Did Google use some data from ChatGPT to train its own AI, Bard? This is what transpires from an investigation by the American media The Information. Google denies.
The war between the giants of the net in artificial intelligence has perhaps its first major controversy. In an article published on March 29, The Information tells how Google is mobilizing its troops internally to face OpenAI, the company whose products — ChatGPT, DALL-E — are in the news.
A controversy that almost overshadows the heart of the site’s investigation, which focuses on how the two divisions of the Mountain View firm most advanced in AI were brought to collaborate when they were historically rivals. Cooperation illustrates the old adage: the enemy of my enemy is my friend, especially if it is an outside competitor.
Google Brain specializes in AI frameworks, like TensorFlow, and learning methods, like AutoML. Its tools have made it possible to design technologies like BERT, used with the search engine. For its part, DeepMind is a startup acquired by Google, whose great feat was to beat one of the best days of go.
The two companies have been somewhat pressured to work together, according to The Information, through a new initiative called Gemini. In the line of sight, OpenAI, whose two main products have been in the spotlight for several months — and more particularly ChatGPT, whose specialty is the creation of texts on demand.
ChatGPT, Bard’s model in spite of himself?
However, in this effort to deceive, Google is implicated: the group would have gone so far as to train its own conversational agent, Bard, with certain data from ChatGPT – using this information found on ShareGPT, a site in which we can share the “craziest” conversations with ChatGPT. There are more than 116,000 listed.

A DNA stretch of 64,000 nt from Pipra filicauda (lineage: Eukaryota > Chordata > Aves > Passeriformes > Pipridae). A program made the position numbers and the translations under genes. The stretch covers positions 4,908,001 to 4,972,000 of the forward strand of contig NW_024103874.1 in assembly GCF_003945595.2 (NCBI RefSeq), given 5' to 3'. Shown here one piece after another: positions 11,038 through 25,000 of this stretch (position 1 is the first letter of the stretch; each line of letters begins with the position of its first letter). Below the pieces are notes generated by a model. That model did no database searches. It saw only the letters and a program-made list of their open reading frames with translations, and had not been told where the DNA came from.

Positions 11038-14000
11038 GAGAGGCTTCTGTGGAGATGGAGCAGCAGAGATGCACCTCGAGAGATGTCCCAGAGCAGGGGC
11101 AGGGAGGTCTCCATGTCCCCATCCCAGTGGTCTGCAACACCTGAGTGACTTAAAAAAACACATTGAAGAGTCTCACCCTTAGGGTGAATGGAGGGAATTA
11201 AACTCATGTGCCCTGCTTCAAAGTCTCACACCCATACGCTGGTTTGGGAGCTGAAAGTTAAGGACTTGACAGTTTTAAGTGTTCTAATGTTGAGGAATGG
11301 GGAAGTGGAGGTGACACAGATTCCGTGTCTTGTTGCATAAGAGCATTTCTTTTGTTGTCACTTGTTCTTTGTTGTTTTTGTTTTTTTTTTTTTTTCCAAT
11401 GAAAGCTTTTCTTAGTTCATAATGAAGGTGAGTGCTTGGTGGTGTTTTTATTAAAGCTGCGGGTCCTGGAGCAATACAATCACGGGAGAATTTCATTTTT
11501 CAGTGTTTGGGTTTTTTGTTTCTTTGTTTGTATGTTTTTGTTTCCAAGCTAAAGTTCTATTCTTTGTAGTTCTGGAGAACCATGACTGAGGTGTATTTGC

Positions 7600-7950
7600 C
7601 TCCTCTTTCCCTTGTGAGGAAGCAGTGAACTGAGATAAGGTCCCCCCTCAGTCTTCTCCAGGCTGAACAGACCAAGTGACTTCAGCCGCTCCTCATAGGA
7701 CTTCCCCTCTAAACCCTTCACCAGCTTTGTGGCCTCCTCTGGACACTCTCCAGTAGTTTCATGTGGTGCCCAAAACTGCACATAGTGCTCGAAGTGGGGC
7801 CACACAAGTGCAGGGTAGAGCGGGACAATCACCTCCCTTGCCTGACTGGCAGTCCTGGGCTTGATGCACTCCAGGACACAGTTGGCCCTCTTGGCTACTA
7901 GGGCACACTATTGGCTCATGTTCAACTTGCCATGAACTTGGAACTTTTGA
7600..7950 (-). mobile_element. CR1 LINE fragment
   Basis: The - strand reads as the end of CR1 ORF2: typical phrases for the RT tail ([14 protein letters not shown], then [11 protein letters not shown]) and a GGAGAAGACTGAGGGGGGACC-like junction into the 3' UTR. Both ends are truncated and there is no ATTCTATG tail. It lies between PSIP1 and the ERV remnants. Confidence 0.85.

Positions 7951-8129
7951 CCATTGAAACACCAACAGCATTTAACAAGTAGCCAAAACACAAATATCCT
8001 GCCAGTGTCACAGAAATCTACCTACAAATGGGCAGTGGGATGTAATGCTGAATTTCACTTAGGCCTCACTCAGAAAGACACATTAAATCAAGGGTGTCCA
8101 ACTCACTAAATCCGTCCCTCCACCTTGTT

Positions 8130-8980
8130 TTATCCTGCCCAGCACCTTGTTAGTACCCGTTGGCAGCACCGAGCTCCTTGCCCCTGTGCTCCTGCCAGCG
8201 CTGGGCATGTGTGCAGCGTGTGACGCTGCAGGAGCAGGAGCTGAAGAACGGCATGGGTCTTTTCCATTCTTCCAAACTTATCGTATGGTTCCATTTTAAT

Contacted by The Verge, Google rejects these allegations outright. “Bard is not trained on data from ShareGPT or ChatGPT,” a spokesperson said. But has this been the case in the past? On this second question, the company evaded. She only commented on the present time, not on what may have happened in the past.
The Conversation says an AI engineer working at Google ended up joining OpenAI. Before switching companies, he reportedly sought to warn his ex-employer not to dig into ChatGPT’s data, as it would risk violating the terms of service — and risk generating responses that were too similar.
Also according to the site, Google would have actually used data, then stopped after these repeated warnings. It’s not clear what happened to the data used previously — whether it was retained or deleted after it was used to train Bard. The chatbot is based on LaMDA, a language model identical to GPT-3.5 or GPT-4.
Bard’s beginnings were difficult. Presentation of the chatbot has been minimal, its accuracy is questionable and its availability is limited. The tool, released much later, has some difficulty existing against ChatGPT, which is omnipresent in people’s minds. Above all, Google does not seem eager to go in this direction, for business model reasons, unlike its rival, Microsoft, which mobilizes colossal means, because it sees a strategic opportunity in it.